A group I work with wants to create its own plants data set that will be used for multiple projects like plant type classification and leaf segmentation for starters.
They are willing to provide all the means necessary for the creation of this data set. A partner agriculture company is willing to assist with planting what ever is needed and have someone monitor and capture images every X duration as per requirements. Different growth stages are desired as well.

I was asked to write the requirements for how the images should be acquired, however I'm not quite sure of that myself. What are some key points one should know for such a task and are there any known guidelines or tutorials available for data sets creation?

Note that currently for this task only 1 plant will be captured in each image as the non-learning methods that will be used to label and segment the images support only 1 plant per image.

I was thinking that based on the time it takes a specific plant to fully grow (which is known, approximately), N images should be captured every X days covering 360° of the plant. Also, images are to be captured from different angles and distances.

Some questions I have in mind that I cant seem to answer yet,

  • Number of images, the more the merrier as long as there are differences?
  • What about the location of the (single) plant in the image? Is it crucial or could it be augmented after the data set has been acquired?
  • What about camera resolution? is any decent camera sufficient for the task or should it be high end?

I'm still researching what other considerations there are and would appreciate any information in that matter


2 Answers 2


Yes, in deep learning (image classification) more is merrier and there are several ways to do this. The approach you have mentioned of taking N images every X days is ok if you have the workforce to complete this task. Another method would be to artificially blow up your dataset using image augmentation. This augmentation will including rotating the plants, cropping, blurring, zooming, and much more. There are several libraries available to do this task and you can increase the size of your dataset by many times.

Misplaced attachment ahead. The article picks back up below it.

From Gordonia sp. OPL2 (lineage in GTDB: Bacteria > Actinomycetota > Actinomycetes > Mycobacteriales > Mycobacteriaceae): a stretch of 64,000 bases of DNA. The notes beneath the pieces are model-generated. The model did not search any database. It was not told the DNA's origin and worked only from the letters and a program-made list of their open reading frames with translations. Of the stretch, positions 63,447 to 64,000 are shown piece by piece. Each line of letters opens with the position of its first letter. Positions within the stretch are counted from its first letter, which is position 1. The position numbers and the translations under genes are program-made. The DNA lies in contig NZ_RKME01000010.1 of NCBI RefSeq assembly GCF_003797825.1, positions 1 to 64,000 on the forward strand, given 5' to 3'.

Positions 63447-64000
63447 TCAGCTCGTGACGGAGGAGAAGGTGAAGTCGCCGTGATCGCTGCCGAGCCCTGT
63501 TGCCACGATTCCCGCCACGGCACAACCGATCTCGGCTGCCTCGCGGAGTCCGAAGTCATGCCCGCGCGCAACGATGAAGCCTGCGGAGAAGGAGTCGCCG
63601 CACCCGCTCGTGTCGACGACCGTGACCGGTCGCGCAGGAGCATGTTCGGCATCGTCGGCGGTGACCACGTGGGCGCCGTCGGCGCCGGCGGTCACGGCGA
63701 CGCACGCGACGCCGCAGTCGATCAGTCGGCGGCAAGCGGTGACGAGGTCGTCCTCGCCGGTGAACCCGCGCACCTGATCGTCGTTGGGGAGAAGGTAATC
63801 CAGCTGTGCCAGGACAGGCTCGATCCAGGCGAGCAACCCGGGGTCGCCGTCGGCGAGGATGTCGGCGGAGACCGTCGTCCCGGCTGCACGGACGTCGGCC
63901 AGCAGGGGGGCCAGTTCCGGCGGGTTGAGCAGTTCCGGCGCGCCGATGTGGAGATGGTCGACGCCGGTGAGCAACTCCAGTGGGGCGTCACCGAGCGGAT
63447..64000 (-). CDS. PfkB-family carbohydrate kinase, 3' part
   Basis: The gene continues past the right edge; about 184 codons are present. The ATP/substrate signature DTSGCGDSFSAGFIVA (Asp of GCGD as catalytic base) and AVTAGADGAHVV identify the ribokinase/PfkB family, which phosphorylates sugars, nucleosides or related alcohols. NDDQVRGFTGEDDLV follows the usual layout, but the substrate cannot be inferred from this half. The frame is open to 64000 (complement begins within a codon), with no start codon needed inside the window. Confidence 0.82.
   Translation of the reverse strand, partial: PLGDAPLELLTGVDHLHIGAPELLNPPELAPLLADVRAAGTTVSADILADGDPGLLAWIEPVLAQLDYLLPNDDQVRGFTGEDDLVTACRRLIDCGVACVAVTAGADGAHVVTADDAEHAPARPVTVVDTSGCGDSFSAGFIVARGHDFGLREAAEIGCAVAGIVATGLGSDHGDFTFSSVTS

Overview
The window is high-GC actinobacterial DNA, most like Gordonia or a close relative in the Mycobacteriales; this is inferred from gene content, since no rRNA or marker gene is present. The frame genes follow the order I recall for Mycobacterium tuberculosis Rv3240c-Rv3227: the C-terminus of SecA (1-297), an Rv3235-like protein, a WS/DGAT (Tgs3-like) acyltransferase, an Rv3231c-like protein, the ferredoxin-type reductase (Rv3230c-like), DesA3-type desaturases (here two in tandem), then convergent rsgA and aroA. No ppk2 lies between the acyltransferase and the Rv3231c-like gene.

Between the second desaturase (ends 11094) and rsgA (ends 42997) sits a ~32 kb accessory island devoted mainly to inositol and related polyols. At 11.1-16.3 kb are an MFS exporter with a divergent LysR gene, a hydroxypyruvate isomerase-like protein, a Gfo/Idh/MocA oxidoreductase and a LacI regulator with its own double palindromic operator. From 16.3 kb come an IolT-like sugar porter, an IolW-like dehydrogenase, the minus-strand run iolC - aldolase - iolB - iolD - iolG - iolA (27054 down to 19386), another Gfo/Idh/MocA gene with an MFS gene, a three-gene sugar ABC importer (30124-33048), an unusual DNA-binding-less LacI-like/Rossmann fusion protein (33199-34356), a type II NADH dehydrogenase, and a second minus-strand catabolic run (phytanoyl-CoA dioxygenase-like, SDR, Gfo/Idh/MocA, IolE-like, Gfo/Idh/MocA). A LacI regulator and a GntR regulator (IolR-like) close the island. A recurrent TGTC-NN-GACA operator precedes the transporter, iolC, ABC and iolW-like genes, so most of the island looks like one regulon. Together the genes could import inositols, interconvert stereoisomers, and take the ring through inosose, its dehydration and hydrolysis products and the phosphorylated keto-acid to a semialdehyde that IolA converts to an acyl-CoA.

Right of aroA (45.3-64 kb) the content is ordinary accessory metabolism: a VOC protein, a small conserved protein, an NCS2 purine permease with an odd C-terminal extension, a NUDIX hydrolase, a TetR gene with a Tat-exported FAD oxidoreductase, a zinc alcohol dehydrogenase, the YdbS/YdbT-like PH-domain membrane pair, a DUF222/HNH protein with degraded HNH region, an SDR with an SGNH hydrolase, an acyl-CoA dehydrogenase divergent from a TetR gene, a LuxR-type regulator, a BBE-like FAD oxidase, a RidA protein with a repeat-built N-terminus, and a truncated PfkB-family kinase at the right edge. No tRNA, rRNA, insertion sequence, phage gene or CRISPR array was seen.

The location of the plant inside the image is important. If the picture does not have anything important in it, then there is nothing that the model would gain from them. AUgmenting a useless image will create more useless images. The plant does not need to be in the center of the picture but the picture should contain something important i.e. a feature that can be helpful to classify that plant.

Any decent camera will be more than enough for the task as long as the classification does not need features like the patterns on leaf or edges or anything like that. any decent modern camera now a days is more than enough to capture these fine details.


Well, it all depends on what you plan to accomplish with this dataset:

  • If you are planning on using drones to identify crops in the wild then you should use a drone to take the images and get images in the wild. (By in the wild I mean a free environment that differs from a lab or something like it)

  • If you are planning on monitoring plants on a constrained environment using fixed cameras so you should gather images on this conditions.

As Rajat pointed, the camera you choose needs to be able to grab all the feature needed to the identification, maybe machine learning approaches can identify plants with way less features than human eye does but maybe it can not. Either way you should consult with someone with expertise on plants to decide what method you gonna use.

Numbers can't hurt:

Well, they can give you some extra work but the more the merrier. One thing you need to keep in mind is that datasets must be representative enough to enable learning methods to work on the real world scenario. For example, if plan on training a algorithm to classify images token from above there is no reason to train it with images from under the plants.

If you plan on using deep learning, (i.e. you have the time and resources to train it) you should gather a really large number of images or find a way to augment them with meaningful transformations. One way is to use simulated images, from a computer rendering (that is used in UnityEyes for example) and maybe augment it to be more realistic using GANs.

In short terms, my advice would be to formalize what you want this dataset for, consider what restrictions you can guarantee on the test environment and this should give you a list of what you need to create your training dataset.


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